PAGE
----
The following is a bibliography of books and journals primarily focused or interested in video game criticism or study that were published between January and May 2013. It does not represent a comprehensive list of all game studies, only the most recently active publications concerning it.
Costikyan, Greg. Uncertainty in Games. MIT Press: Cambridge, 2013.
Games and Culture. March 2013, 8.2. Web. <http://gac.sagepub.com/content/current>.
International Journal of Computer Games Technology. 2013. Web. <http://www.hindawi.com/journals/ijcgt/2013/>.
Journal of Virtual Worlds Research. “The Metaverse Assembled.” April 2013, 6.1. <http://jvwresearch.org/index.php>.
Juul, Jesper. The Art of Failure: An Essay on the Pain of Playing Video Games. MIT Press: Cambridge, 2013.
Shute, Valerie and Matthew Ventura. Stealth Assessment: Measuring and Supporting Learning in Video Games. MIT Press: Cambridge, 2013.
These blogs primarily deal with video game studies, or game-based education is some format. Some blogs are operated by individual authors, and others by a group. They have been listed because they actively produced new content within the January to May 2013 period.Ian Bogost Critical Distance Mary Flanagan Games for Change Grand Text Auto Henry Lowood Jane McGonigal Play the Past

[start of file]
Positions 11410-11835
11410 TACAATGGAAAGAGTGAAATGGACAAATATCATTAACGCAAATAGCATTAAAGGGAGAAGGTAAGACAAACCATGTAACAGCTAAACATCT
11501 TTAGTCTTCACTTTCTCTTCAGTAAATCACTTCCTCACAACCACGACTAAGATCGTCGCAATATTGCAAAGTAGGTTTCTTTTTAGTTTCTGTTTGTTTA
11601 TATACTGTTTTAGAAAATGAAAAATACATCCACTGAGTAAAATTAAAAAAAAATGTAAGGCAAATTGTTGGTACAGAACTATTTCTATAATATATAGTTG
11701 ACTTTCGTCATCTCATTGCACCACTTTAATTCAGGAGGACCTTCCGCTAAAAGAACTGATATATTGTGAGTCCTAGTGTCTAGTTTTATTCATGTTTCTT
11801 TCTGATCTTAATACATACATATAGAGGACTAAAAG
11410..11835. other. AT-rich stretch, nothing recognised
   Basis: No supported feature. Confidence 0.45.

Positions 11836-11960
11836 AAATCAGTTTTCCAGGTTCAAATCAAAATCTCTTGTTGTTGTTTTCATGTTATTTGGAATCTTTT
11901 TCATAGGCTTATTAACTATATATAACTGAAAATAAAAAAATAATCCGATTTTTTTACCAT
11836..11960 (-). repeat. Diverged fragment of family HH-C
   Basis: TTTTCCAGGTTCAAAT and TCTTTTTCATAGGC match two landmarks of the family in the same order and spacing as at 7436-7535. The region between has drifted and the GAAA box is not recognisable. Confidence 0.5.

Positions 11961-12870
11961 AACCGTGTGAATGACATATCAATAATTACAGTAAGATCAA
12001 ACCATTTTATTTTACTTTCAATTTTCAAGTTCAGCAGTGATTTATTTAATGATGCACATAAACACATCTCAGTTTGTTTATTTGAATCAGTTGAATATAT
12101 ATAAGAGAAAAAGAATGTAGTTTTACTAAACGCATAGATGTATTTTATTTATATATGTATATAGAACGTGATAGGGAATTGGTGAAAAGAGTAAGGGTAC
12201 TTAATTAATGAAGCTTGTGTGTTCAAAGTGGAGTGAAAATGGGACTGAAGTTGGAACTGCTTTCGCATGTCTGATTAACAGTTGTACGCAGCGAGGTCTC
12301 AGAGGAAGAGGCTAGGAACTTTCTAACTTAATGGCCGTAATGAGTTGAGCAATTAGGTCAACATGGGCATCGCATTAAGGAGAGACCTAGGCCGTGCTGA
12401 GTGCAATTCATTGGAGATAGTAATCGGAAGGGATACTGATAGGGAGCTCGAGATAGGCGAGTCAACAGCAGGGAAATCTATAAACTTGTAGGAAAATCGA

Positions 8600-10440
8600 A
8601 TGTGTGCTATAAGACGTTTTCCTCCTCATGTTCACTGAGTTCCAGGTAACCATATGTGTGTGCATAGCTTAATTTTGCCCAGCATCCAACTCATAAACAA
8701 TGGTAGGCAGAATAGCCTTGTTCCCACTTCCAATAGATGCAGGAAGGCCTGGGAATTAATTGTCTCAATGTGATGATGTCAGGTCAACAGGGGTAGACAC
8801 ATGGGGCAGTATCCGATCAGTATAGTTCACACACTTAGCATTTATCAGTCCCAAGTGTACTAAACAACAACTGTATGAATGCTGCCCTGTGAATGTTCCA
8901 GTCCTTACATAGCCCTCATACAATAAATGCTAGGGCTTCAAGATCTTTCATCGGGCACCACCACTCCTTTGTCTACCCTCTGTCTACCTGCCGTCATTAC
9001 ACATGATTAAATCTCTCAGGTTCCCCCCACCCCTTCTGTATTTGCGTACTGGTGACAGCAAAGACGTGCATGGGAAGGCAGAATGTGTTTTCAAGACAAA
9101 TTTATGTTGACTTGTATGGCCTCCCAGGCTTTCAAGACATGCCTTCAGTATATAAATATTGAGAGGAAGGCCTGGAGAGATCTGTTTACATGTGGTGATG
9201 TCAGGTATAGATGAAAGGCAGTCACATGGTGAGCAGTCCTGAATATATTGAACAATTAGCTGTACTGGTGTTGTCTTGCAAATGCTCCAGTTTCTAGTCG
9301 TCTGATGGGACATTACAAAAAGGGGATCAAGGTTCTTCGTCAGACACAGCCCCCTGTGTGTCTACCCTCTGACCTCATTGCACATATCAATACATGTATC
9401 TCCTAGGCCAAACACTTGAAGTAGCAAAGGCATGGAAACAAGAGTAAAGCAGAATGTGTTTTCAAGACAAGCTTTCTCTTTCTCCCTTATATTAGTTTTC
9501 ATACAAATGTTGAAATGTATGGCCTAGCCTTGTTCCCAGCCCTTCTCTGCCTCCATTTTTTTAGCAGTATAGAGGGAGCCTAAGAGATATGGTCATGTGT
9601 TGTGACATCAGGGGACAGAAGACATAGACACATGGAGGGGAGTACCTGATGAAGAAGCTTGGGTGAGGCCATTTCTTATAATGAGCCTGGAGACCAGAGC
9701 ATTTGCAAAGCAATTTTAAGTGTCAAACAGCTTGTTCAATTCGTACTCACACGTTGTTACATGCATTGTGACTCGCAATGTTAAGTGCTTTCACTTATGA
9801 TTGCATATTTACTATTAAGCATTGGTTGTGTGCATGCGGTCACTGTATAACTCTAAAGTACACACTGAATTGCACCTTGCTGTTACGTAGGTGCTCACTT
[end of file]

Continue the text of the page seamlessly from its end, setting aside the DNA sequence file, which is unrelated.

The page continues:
The Game Developer’s Conference occurred on March 25-29 this year, with a host of sessions on the state of the field, the business, educational, and artistic sides of game development, and showcased several panels of critical discussion of video games, gaming culture, and the professional world of game development, with one of the highlighted sessions discussing on women in the industry: #1ReasonToBe.
The following games were produced or released between January and May 2013. They focus on social issues and education, involving the process of play in the critical thought of the issue or topic that provides the theme for the content. Information provided by Games for Change.
Polar Plunder was created by the AIMS Game Center at the University of Miami. The game is meant to introduce the issue of environmental damage and the threat to the ice caps (and of course the creatures that live in quickly melting regions). Interestingly, Polar Plunder also represents a commercial venture for a university-based game development group, as the game is available for download from the Apple App Store.
Created by the Ottawa Mission and David Rust-Smith, Mission‘s goal is to bring awareness to homelessness by designing levels inspired the stories of four homeless persons who were helped by the Ottawa Mission.
By Nigel Lepianka